A multibillion-euro social benefit plan for families in Germany, bundling together previously separate child benefits, is one step closer to becoming law after it was signed off by the Cabinet on Wednesday, government sources told dpa.
"There will finally be better, faster and more direct benefits for all families in the future," said Family Minister Lisa Paus following the approval by Chancellor Olaf Scholz's Cabinet.
"This year, families will already have around €750 more per year in their pockets for the first two children, in the biggest increase in child benefits since the mid-1990s."
Germany's lower and upper houses of parliament, the Bundestag and Bundesrat, have yet to vote on the legislation.
The plan was written into the original coalition agreement between Scholz's Social Democrats (SPD), the Greens and the Free Democrats (FDP), but became a major sticking point, mainly around the issue of financing.
The coalition government estimates additional costs of about €2.4 billion in the first year of 2025.
Government sources also said that the costs could rise to up to €6 billion in the following years if more people make use of the benefits.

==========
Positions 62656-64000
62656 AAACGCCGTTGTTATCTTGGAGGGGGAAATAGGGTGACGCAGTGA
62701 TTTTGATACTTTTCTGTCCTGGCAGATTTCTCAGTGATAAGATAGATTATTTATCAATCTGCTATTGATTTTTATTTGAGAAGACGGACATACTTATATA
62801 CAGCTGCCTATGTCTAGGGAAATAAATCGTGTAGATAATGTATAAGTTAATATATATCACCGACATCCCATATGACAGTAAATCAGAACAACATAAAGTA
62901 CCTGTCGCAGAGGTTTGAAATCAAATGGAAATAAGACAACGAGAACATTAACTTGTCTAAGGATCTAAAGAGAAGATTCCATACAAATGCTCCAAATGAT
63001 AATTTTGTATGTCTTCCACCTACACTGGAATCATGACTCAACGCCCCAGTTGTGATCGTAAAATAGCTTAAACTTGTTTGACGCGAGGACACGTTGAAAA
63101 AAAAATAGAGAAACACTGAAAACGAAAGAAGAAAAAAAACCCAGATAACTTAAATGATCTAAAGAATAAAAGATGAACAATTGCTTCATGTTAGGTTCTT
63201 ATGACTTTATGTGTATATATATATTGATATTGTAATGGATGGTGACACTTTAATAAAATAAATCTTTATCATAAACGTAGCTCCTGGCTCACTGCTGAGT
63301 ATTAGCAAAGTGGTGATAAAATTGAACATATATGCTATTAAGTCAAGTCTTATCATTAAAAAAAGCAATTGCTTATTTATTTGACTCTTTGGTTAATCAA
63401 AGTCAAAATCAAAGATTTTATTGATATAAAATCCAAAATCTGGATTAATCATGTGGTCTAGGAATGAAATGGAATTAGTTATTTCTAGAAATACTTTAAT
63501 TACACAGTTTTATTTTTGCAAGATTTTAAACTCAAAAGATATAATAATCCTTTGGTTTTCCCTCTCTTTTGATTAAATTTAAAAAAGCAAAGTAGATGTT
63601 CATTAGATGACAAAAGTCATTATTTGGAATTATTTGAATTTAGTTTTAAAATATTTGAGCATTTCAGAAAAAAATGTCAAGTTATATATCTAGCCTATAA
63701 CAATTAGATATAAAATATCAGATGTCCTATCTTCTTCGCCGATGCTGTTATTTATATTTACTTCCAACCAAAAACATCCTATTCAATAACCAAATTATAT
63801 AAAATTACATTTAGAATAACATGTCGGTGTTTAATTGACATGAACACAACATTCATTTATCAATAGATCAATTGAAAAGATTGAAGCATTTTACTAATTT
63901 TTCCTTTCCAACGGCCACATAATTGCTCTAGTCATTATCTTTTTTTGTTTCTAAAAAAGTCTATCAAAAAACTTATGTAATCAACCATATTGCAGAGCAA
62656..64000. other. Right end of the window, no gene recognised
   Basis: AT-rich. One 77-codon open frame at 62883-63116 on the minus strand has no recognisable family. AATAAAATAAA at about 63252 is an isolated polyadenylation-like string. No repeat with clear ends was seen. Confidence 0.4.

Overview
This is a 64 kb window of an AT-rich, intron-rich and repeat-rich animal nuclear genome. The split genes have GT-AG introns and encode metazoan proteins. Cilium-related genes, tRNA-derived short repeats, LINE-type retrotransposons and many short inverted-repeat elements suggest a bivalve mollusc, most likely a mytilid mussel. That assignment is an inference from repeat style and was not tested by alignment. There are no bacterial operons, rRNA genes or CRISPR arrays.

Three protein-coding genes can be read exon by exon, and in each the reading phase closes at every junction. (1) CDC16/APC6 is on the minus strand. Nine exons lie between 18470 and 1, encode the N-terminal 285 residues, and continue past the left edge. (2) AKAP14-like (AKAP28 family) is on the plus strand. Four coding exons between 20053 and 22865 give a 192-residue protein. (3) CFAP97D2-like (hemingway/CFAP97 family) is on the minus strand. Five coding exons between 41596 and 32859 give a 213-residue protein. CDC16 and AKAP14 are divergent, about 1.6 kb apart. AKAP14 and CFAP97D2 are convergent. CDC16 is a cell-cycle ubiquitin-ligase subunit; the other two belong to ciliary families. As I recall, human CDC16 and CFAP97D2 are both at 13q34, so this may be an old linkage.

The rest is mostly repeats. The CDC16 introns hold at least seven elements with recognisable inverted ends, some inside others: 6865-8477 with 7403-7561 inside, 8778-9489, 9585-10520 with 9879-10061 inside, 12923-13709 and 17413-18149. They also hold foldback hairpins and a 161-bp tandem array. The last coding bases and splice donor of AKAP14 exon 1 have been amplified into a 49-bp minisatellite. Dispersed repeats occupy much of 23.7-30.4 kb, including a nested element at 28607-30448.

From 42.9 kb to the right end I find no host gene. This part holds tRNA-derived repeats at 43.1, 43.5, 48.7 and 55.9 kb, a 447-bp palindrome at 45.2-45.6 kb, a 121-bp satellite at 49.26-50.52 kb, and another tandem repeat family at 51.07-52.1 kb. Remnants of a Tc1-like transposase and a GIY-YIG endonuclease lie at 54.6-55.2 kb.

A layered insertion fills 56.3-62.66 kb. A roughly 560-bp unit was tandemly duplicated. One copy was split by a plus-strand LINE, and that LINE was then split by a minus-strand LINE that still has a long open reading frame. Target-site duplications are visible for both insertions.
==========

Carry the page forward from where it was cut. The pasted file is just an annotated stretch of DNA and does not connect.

By providing a better overview and central platform to apply for the benefits, the government aims to reach families who have not yet received the money to which they are entitled, and reduce child poverty.
All in all, the new law would be a "simplification" for all families and the responsible agencies, Paus said on Wednesday morning on Deutschlandfunk radio. "It is not a bureaucratic monster."
The draft law was revised following criticism of the original timetable from the Federal Employment Agency, which is responsible for implementing the legislation.
In the past two weeks, the bill was amended again "to ensure that we can start the basic child allowance on January 1, 2025," Paus told the radio show.
She said she was in talks with the agency about the exact number of staff positions needed to administer the new system, estimated at around 2,000 new posts.
Before the Cabinet decision on Wednesday, the agency said it expects the basic child benefit scheme to start "in the course" of 2025.
"If the planned adoption at the beginning of next year continues, we can start the gradual introduction in the course of 2025," said Vanessa Ahuja, the employment agency's board member responsible for family matters.
The agency needs time to programme the complex IT solutions that are necessary, among other things, she said.